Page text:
All these characters who are portrayed at any point as being even somewhat sympathetic, are swayed by reason - and , in particular, the reason of the Doctor.
Away from violence, which would lead to war, then armageddon, then invasion and enslavement by the Daleks - Doctor Who's perfected symbol of hatred and devastation.
If their role in the narrative is to be read as analogous to both the causes and effects of mutually assured nuclear destruction, what we have is a story that is not just anti-war and pro-internationalism (via diplomacy and detante) but more so as a vision and embodiment of humanity's ultimate defeat averted by just one thing - reasoning.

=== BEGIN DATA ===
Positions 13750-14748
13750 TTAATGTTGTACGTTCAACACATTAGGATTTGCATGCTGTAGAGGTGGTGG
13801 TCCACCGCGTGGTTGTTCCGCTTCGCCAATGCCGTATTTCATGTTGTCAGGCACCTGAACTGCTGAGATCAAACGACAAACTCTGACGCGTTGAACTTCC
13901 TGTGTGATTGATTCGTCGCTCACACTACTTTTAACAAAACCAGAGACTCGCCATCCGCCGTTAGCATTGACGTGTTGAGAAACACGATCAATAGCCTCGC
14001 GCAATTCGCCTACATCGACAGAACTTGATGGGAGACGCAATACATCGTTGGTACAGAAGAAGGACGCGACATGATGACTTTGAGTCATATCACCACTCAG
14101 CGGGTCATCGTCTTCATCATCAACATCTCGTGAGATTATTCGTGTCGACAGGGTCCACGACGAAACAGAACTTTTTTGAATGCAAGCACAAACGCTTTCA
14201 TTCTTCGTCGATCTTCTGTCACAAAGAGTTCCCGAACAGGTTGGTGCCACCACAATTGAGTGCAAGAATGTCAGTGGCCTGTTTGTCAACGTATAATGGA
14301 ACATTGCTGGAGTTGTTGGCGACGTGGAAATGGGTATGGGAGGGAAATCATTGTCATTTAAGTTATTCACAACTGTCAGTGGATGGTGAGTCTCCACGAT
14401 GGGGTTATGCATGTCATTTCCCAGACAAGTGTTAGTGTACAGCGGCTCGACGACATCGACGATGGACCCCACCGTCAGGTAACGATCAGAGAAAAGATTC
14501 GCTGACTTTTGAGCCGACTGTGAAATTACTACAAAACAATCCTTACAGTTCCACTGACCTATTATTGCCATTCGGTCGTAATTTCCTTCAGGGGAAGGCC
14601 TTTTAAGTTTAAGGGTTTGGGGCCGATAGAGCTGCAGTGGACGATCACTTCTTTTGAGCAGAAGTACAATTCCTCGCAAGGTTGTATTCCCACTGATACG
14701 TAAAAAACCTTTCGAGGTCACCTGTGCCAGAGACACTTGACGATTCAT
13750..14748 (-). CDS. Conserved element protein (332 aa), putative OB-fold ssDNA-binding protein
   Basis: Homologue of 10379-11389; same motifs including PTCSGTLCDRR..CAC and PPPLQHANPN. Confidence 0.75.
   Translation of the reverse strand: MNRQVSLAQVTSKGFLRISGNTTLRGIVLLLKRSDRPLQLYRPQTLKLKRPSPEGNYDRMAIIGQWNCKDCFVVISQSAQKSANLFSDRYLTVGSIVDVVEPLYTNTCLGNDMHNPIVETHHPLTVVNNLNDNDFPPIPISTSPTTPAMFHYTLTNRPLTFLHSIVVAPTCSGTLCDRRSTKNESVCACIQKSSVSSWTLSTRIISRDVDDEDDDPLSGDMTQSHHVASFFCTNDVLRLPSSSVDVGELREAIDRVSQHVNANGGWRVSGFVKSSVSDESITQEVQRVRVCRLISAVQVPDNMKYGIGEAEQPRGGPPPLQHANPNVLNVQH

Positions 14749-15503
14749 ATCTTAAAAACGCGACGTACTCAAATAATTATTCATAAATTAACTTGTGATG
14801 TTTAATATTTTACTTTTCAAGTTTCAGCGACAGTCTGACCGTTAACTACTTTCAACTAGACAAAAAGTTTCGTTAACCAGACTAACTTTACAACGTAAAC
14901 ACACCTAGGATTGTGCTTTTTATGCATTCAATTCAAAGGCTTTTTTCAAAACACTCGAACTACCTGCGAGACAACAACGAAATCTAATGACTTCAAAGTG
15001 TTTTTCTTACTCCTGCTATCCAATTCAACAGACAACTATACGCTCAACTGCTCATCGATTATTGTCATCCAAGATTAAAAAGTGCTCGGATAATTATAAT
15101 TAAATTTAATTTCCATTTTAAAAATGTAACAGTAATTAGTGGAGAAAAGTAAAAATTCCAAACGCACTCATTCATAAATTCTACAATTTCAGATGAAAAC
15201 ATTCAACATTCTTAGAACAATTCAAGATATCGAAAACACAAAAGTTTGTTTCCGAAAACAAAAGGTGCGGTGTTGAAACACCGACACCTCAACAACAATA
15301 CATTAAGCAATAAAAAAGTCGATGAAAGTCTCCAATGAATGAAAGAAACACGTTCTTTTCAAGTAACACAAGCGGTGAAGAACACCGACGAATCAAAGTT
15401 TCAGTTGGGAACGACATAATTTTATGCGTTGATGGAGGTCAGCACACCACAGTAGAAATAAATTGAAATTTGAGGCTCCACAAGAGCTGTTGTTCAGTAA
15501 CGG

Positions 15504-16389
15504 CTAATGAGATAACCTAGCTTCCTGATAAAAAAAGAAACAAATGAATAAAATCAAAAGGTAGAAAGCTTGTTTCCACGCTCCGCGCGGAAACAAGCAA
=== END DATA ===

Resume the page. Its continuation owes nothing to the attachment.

In 1971, at another high point of the Cold War, Day of the Daleks is a clarion call that wedo not have to end up amongst the ashes and dust - that we can choose not to by electing to strengthen diplomatic ties simply so as better to understand others who are not necessarily out enemy, though might at first appear to be.
It calls to mind Peter Capaldi's defining speech as the Doctor in The Zygon Inversion, where all that it takes is for us to SIT DOWN AND TALK!